Leisure biking between Sha Tin and Tai Po
The majority of the bike path is by the water's edge
Also by the water's edge were this Great Egret in the
foreground and Little Egret in the background :)
I really should do this more often. That's the sentiment that kept on popping into my head when I went bike riding in the New Territories for the first time in over a year. And this even though the afternoon I chose to do so had overwhelmingly gray skies and occasional sprinklings of precipitation.
Something else that kept on popping into my head while cycling from Sha Tin New Town to the old market town of Tai Po this time around was a song I learnt to sing (and play on the piano): Daisy Bell (A Bicycle Built for Two); and this even before I actually saw a couple riding on a tandem bicycle on the bike path! In addition, a good measure of how much I remain in the thralls of Funassyi mania can be seen in my having visions of the Pear riding a bicycle in New York and various parts of Japan (including its hometown of Funabashi) while out riding myself in Hong Kong!
As unlikely as it may seem, there were quite a number of people out bicycling that day. I guess it helped that the temperature was actually pretty pleasant: warm enough for the likes of me to go about in shirtsleeves (just days after it felt cold enough for me to need to put on my Norwegian sweater made for a climate where summer temperatures can be in the single digits on the Celsius scale!) but still enjoyably breezy enough that one didn't actually sweat buckets on the approximately 10 kilometer ride (and for some of the migratory birds to remain to decide against flying off to cooler climes).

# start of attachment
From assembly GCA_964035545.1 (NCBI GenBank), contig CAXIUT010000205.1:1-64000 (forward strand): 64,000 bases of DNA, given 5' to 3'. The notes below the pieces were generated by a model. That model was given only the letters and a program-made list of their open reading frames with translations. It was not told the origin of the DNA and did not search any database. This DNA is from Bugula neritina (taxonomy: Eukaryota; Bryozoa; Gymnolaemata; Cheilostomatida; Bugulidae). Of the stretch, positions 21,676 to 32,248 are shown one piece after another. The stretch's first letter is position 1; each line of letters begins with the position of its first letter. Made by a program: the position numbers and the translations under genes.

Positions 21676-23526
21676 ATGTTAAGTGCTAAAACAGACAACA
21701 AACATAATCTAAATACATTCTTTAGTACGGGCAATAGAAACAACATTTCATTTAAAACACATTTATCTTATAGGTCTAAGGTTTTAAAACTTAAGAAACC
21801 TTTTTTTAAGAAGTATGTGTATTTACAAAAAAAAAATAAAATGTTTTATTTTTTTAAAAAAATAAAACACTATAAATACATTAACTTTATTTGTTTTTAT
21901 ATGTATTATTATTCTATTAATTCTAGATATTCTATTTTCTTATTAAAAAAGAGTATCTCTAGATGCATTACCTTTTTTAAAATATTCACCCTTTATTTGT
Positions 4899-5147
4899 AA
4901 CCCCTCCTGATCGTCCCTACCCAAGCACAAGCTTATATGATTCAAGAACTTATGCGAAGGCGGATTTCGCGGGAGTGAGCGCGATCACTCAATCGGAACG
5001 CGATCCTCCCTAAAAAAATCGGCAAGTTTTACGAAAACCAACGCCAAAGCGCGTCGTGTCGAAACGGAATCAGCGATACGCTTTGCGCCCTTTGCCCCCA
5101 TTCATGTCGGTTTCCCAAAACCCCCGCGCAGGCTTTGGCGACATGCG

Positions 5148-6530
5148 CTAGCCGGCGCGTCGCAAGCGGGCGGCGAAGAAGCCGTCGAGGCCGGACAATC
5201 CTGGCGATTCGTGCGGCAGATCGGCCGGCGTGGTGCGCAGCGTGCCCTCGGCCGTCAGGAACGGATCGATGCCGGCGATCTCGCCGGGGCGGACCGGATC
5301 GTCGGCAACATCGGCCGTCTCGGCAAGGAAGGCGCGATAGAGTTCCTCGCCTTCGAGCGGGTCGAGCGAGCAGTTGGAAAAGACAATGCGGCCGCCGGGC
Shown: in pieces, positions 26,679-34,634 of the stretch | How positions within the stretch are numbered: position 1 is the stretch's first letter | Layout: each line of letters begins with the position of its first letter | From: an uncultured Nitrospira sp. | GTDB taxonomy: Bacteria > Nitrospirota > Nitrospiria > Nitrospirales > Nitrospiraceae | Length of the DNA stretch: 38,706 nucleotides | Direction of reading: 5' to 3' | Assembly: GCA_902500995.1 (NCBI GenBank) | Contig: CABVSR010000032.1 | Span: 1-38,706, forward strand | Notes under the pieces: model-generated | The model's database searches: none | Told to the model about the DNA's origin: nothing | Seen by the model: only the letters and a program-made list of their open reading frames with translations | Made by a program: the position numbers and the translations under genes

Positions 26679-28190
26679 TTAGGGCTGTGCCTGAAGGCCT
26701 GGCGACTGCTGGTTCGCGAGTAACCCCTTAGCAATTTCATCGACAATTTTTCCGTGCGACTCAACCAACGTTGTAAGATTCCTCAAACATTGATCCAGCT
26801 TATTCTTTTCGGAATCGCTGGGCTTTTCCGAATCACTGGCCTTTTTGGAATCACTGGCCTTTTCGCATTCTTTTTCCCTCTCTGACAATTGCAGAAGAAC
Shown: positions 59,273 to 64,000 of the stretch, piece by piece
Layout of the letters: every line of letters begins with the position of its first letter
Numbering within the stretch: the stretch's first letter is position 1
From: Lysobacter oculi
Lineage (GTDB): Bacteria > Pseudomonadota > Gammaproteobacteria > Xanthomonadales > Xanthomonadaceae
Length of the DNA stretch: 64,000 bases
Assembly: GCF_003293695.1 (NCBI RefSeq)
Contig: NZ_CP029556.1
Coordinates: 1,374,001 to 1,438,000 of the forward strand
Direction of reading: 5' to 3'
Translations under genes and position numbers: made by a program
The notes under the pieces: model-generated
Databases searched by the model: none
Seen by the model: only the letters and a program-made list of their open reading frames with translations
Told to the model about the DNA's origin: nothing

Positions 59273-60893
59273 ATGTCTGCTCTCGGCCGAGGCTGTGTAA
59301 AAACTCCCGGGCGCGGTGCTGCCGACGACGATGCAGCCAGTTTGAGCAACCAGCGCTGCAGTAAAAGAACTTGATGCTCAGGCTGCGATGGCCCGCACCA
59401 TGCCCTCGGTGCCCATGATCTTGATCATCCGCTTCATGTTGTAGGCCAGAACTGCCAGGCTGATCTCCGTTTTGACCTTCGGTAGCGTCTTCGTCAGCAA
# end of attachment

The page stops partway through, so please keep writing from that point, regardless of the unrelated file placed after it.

A few people, some with pretty substantial looking loads on their vehicles, appeared to be using their bicycles for serious purposes that afternoon. For the most part though, the riders I saw along the way looked to be leisure cyclists, even if some of them were kitted out like they were taking part in a competitive bike race!
It's been said of the Japanese that they get seriously costumed and equipped for whatever leisure activity they take part in: be it golf, tennis, mountain climbing, bicycling or what-have-you. From personal observation, I'd say that this is true too of a substantial percentage of Hong Kongers. All in all, both these cultures sure do seem to take play seriously: in terms of wanting to (appear to) do a good job of it as well as being willing to genuinely let their hair down when the time and opportunity allows! ;b